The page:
“There should be a campaign to get people who have never been vaccinated to get three doses, and for the elderly, if it’s been more than six months since they were last vaccinated, to get a booster now. There’s no need for everyone else to do that,” he said.

Cowling also said it was not necessary for China to import the Pfizer-BioNTech or Moderna vaccines, pointing out that a study he and his colleagues conducted and published in The Lancet medical journal in October found that the Chinese vaccines were as effective as the mRNA ones if three doses are taken.

“I would say for the vaccines available in China they are highly effective against COVID – and we’ve proven that. ? I don’t think there’s any need to use the other vaccines,” Cowling said.

Until recently, China considered itself successful in fighting COVID-19. With a population of 1.4 billion people, the most populous country has reported around 340,000 cases and 5,200 deaths so far. But the country’s biggest COVID health challenge may still be ahead.

[date_timestamp] => 1670294959 ) [8] => Array ( [title] => Much of the CDC Is Working Remotely. That Could Make Changing the Agency Difficult. [link] => https://northdenvernews.com/much-of-the-cdc-is-working-remotely-that-could-make-changing-the-agency-difficult/ [dc] => Array ( [creator] => James Python ) [pubdate] => Mon, 05 Dec 2022 13:41:14 +0000 [category] => Latest [guid] => https://northdenvernews.com/much-of-the-cdc-is-working-remotely-that-could-make-changing-the-agency-difficult/ [description] =>
ATLANTA ? Earlier this year, top leadership at the Centers for Disease Control and Prevention began a monumental task: turning the sprawling, labyrinthine organization known for its highly specialized, academically focused scientific research into a sleek, flexible public health response agency primed to serve the American public. It?s an attempt to keep the CDC from […] [content] => Array ( [encoded] =>

ATLANTA ? Earlier this year, top leadership at the Centers for Disease Control and Prevention began a monumental task: turning the sprawling, labyrinthine organization known for its highly specialized, academically focused scientific research into a sleek, flexible public health response agency primed to serve the American public. It?s an attempt to keep the CDC from repeating the mistakes it made while responding to covid-19.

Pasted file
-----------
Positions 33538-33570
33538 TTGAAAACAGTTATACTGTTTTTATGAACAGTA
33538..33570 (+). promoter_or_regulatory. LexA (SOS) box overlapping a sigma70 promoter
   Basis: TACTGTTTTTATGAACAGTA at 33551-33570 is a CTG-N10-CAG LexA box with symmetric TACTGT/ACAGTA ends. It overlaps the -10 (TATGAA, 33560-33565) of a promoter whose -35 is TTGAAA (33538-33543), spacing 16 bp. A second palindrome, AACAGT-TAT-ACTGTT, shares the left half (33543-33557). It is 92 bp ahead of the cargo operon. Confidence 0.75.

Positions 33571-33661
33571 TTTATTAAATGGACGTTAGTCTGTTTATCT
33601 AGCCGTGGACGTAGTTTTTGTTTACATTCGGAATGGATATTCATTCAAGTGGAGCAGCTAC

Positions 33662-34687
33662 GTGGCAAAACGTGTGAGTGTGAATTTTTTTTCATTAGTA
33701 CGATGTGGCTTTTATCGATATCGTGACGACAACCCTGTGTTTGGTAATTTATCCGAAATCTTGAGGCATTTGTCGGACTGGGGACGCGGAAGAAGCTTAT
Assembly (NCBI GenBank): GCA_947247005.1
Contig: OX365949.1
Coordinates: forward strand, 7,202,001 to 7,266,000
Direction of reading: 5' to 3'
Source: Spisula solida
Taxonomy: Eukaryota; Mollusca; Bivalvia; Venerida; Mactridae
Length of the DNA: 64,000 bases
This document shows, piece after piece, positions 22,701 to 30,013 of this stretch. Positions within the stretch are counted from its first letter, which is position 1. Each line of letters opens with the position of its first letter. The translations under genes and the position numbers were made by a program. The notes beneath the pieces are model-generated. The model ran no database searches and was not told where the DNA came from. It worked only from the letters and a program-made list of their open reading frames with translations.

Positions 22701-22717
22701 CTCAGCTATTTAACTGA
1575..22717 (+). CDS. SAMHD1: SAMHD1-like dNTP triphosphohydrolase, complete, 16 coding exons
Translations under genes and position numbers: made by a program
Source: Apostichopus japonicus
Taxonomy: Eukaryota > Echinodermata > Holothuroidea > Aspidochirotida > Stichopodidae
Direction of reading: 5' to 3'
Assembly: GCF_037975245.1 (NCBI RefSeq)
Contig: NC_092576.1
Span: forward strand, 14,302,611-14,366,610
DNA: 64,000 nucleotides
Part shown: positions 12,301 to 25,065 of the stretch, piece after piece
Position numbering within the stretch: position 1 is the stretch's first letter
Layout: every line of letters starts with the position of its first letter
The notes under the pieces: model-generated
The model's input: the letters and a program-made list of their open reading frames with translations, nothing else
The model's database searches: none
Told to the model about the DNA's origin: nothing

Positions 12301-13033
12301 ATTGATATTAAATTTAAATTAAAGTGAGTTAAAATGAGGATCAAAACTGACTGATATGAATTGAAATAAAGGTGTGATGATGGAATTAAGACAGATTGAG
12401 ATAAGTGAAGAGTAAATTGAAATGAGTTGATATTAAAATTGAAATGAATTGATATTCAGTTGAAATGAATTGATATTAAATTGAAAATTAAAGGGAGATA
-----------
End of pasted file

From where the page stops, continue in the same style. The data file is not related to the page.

But agency veterans, outside public health officials, and workplace organization experts said the current workplace structure could be a major barrier to that goal. Like directors before her, agency head Dr. Rochelle Walensky spends a considerable amount of time away from the CDC?s headquarters in Atlanta. The agency has also embraced a workplace flexibility program that has allowed most of its scientists to stay remote.

As of October, 10,020 of the CDC?s 12,892 full-time employees ? 78% of the full-time workforce ? were allowed to work remotely all or part of the time, according to data that KHN obtained via a Freedom of Information Act request.

Experts said the lack of face-to-face work will likely be a substantial obstacle to the top leadership?s effort to overhaul the agency after its failures during the pandemic ? a botched testing rollout, confusing safety guidance, the slow release of scientific research, and a loss of public trust.

They also wondered whether Walensky, who frequently works remotely while traveling, can bring about that change from afar and whether a virtual workforce might experience more challenges battling infectious diseases than one working together in person.